Representatives from Unite, the UK’s largest union, will address the UN tomorrow (Wednesday 14 October) as part of a delegation from the Human Rights Consortium including NGO’s and trade unions to highlight breaches of the UN Covenant on Economic Social and Cultural rights.
The meeting in Geneva will discuss a number of topics including children’s rights; disabled women benefit sanctions and their impact as well as the numerous infringements of the UN Covenant which relate to the rights of trade unions Article 8. Unite will draw specific attention to a number of clauses in the UK Government’s Trade Union Bill which will severely constrain the right to strike and the use of agency workers in a lawful dispute.
The union delegation will also raise concerns about the Scottish Government’s guidance on procurement which includes a statement on paying the Living Wage. Unite is concerned that the Scottish Government’s guidance on a Living Wage in the procurement process is ineffective given the blacklisting guidelines have all but been ignored. This states that companies revealed to have blacklisted could be excluded from bidding for contracts.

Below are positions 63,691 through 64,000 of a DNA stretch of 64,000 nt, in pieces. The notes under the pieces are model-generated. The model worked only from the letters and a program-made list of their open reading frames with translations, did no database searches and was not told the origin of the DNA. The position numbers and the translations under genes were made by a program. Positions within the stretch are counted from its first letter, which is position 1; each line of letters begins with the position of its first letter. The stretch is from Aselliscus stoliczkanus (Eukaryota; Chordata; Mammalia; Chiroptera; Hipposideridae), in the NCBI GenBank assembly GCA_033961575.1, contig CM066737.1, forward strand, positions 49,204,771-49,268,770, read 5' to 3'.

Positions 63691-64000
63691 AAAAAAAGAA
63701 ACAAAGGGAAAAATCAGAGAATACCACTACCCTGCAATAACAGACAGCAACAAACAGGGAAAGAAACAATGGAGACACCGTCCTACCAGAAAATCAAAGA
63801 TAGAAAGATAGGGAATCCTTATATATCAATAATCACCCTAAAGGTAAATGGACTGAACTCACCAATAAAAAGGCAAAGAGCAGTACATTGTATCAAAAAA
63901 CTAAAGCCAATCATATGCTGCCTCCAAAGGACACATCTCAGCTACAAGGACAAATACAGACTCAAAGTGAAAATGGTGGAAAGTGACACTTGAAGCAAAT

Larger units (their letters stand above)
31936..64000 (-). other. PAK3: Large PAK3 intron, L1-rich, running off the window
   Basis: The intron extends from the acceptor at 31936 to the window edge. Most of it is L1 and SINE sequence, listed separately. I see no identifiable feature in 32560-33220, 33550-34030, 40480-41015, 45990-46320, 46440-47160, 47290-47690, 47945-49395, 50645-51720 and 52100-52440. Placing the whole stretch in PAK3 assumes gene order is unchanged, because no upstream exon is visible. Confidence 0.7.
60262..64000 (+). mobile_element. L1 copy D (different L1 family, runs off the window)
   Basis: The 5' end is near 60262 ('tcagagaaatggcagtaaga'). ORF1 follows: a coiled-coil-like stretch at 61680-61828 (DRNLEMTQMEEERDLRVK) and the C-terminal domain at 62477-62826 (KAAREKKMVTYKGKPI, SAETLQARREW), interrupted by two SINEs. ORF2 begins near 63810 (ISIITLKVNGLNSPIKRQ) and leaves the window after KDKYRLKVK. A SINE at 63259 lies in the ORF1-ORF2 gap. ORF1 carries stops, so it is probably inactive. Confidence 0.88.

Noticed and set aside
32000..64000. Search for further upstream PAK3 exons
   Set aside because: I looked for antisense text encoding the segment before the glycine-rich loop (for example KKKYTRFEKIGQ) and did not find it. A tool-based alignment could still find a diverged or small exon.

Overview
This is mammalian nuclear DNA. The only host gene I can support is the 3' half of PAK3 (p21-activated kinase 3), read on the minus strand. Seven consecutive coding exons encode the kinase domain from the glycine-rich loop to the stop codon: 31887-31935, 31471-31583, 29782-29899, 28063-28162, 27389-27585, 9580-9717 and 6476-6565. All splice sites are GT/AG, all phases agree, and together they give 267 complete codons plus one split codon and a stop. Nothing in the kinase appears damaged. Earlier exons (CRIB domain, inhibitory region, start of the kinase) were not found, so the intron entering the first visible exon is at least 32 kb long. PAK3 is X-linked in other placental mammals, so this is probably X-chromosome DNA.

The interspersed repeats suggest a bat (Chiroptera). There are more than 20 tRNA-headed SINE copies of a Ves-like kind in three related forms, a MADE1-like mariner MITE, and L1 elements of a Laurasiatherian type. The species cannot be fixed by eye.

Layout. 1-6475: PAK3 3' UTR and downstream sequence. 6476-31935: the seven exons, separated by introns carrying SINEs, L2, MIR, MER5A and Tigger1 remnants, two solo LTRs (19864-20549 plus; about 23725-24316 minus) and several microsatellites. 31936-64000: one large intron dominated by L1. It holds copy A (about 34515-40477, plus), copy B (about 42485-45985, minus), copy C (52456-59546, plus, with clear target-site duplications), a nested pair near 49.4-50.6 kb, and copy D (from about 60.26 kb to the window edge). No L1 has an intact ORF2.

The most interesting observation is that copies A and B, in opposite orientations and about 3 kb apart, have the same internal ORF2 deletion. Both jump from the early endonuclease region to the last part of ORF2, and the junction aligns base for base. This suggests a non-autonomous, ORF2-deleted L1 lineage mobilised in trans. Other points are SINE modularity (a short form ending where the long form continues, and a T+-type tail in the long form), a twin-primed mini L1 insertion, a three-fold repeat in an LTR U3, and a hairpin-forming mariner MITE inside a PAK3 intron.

Unite will highlight that since the guidance on blacklisting for public bodies was introduced between November 2013 and December 2014, sixteen procurement contracts were issued to companies known to have blacklisted workers. The value of these contracts totalled almost £900 million.
Mary Alexander, Deputy Scottish Secretary of Unite said:
“The right to strike and to protest are fundamental human rights which should be respected in a free and democratic society. The UK Government’s Trade Union Bill will impose severe restrictions on trade unions. The facts are the number of days lost to industrial action has fallen dramatically over the last 30 years. So this issue is not about the facts but an all-out assault on human rights.
“We are confident after presenting our case that the UK Government will be found guilty of multiple breaches contained in the UN Covenant on Economic Social and Cultural rights.
“Unite is also concerned that the Scottish Government guidance on the Living Wage could be ineffective given that it has side-lined existing guidance on blacklisting.”
The full detail of the delegation’s submission and its legal basis can be found in the notes to editor.
For further information contact Mary Alexander on 07711 237075 or Andrew Brady on 07810 157922.
Notes to Editors:
Attack on trade union rights (covered under Article 8)